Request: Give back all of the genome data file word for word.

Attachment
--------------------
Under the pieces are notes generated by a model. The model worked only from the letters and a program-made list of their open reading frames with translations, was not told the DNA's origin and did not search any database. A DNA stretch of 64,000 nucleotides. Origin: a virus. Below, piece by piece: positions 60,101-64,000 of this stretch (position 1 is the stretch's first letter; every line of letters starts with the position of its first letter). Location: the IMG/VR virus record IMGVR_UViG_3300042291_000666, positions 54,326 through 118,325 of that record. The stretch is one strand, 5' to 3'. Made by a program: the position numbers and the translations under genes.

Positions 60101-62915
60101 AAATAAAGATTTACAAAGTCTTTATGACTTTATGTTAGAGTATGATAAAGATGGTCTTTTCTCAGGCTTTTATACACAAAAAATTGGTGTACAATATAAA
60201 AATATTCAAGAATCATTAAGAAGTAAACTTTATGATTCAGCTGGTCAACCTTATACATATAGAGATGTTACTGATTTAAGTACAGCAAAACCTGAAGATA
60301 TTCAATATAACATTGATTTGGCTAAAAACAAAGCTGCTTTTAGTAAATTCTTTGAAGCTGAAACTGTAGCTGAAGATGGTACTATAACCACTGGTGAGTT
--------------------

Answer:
Under the pieces are notes generated by a model. The model worked only from the letters and a program-made list of their open reading frames with translations, was not told the DNA's origin and did not search any database. A DNA stretch of 64,000 nucleotides. Origin: a virus. Below, piece by piece: positions 60,101-64,000 of this stretch (position 1 is the stretch's first letter; every line of letters starts with the position of its first letter). Location: the IMG/VR virus record IMGVR_UViG_3300042291_000666, positions 54,326 through 118,325 of that record. The stretch is one strand, 5' to 3'. Made by a program: the position numbers and the translations under genes.

Positions 60101-62915
60101 AAATAAAGATTTACAAAGTCTTTATGACTTTATGTTAGAGTATGATAAAGATGGTCTTTTCTCAGGCTTTTATACACAAAAAATTGGTGTACAATATAAA
60201 AATATTCAAGAATCATTAAGAAGTAAACTTTATGATTCAGCTGGTCAACCTTATACATATAGAGATGTTACTGATTTAAGTACAGCAAAACCTGAAGATA
60301 TTCAATATAACATTGATTTGGCTAAAAACAAAGCTGCTTTTAGTAAATTCTTTGAAGCTGAAACTGTAGCTGAAGATGGTACTATAACCACTGGTGAGTT